Austen conveys her main character’s scheming nature by allowing the reader to be privy to her letters. They amply illustrate Lady Susan’s character by allowing the reader to compare her correspondence when conversing with a variety of people, such as her relations, her friend, and the man she was attempting to deceive. This enables the reader to see how deceptive she really is. The inclusion of letters to and from the other characters in the story mean that the reader can hear the other opposing voices in the story, helping to accurately determine the character’s credibility.
In terms of an eighteenth century novel, I think Austen has been very successful. Lady Susan has an excellent storyline and moves briskly through the plot, which other novelists did not do in this era. Compared to her later works, some Austen-fans may be disappointed, as her main character lacks all the like-ability of Elizabeth Bennet, Emma Woodhouse, and the Dashwood sisters.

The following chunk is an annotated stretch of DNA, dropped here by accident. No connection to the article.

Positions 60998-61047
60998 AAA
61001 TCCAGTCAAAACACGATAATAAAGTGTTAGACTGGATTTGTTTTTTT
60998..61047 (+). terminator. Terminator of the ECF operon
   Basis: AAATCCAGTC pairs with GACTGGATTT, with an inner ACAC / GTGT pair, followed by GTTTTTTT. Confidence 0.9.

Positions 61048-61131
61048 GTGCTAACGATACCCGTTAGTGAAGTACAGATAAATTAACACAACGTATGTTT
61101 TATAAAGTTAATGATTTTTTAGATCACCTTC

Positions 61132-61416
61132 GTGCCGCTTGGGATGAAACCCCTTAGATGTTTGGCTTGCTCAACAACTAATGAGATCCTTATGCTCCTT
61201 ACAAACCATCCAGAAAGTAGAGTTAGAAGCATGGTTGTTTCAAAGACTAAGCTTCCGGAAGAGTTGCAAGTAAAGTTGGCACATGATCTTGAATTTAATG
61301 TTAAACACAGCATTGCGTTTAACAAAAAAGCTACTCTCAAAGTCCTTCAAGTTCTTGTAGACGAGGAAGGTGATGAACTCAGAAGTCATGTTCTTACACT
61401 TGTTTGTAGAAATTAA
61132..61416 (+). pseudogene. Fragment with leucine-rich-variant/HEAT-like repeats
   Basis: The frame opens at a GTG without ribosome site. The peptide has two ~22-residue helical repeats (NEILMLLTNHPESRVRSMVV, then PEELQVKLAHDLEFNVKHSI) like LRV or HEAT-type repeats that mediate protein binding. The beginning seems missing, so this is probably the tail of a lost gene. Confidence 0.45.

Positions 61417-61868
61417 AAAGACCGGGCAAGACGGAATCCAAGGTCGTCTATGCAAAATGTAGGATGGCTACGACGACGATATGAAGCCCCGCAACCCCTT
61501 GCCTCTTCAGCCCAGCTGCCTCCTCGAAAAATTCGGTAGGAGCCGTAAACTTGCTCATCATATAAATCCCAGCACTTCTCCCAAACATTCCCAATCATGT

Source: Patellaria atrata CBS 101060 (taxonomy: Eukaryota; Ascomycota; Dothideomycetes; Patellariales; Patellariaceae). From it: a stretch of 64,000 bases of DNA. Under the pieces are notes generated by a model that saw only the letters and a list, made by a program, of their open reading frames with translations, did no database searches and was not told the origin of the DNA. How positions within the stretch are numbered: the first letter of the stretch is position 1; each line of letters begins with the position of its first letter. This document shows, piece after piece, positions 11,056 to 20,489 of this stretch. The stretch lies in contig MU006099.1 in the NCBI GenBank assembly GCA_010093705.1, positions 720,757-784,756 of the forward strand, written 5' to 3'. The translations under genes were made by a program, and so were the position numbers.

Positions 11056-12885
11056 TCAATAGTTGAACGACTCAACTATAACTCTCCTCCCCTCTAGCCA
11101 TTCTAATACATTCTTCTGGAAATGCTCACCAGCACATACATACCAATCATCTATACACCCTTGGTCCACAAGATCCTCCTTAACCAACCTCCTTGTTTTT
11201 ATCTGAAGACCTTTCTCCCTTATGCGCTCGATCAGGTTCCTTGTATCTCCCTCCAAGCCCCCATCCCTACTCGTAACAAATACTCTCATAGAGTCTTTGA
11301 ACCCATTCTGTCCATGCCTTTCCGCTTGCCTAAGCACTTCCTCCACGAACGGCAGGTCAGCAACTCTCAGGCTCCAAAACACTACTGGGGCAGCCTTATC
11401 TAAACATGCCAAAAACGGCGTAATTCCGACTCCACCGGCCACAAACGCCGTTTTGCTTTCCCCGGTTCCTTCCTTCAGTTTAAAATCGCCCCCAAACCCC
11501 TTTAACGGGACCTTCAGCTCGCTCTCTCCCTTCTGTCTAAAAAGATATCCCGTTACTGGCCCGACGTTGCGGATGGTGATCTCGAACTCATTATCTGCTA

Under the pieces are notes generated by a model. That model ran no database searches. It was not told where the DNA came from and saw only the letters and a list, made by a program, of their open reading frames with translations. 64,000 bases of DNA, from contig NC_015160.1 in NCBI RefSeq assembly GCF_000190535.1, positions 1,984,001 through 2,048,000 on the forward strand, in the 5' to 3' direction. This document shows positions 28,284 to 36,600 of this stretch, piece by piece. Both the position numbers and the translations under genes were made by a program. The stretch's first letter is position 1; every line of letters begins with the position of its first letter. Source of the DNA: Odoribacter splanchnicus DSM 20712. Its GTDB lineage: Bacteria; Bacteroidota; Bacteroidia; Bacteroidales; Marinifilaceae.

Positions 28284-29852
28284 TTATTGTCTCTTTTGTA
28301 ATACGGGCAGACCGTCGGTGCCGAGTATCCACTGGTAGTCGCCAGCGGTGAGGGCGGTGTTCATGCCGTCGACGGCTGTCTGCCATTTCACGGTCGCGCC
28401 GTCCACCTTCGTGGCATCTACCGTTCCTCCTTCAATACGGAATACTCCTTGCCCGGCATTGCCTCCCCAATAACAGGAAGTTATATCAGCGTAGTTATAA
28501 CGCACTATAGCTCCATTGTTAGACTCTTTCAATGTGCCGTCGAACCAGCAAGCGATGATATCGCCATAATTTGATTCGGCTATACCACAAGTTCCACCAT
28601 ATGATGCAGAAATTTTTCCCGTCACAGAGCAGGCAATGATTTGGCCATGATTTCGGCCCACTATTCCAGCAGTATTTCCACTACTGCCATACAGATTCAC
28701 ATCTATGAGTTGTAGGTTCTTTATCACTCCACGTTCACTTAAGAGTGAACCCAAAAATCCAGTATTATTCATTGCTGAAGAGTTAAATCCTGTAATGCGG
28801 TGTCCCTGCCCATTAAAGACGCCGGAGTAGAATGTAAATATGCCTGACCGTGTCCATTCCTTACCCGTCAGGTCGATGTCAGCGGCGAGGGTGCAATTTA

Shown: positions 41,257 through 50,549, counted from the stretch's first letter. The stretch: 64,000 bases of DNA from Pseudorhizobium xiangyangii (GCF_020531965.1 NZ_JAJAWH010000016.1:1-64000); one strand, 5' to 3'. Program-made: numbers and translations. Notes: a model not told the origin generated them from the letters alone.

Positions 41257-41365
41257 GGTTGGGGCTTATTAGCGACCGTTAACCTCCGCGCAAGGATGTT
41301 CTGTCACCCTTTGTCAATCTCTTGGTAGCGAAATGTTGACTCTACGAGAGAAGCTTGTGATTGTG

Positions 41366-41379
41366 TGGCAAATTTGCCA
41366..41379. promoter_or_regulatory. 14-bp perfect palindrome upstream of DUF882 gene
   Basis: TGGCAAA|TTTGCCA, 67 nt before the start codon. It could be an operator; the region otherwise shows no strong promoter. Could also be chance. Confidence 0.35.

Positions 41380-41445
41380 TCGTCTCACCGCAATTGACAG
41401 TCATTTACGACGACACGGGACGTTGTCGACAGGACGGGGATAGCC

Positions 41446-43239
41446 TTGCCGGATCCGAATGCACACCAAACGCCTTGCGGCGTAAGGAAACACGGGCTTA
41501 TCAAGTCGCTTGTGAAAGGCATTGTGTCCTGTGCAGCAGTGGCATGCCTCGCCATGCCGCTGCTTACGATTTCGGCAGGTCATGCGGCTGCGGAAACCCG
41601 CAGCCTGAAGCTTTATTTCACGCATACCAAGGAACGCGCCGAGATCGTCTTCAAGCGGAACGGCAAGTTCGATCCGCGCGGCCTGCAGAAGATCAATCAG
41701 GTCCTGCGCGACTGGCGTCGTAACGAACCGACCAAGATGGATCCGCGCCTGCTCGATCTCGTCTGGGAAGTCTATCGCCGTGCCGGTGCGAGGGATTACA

Have you read any eighteenth century literature? It’s my cup of tea!
Pamela, or Virtue Rewarded – coming soon
Sources and Relevant Links
Lady Susan, by Jane Austen – read online
Lady Vernon and her Daughter, by Jane Rubino and Catherine Rubino-Bradway (2009) – a new version of the story of Lady Susan
Pamela, or Virtue Rewarded, by Samuel Richardson – read online
Clarissa, or the History of a Young Lady, by Samuel Richardson – read Vol. 1 online
Evelina: Or the History of a Young Lady’s Entrance into the World, by Francis Burney – read online
An Apology for the Life of Mrs Shamela Andrews, by Joseph Andrews – read online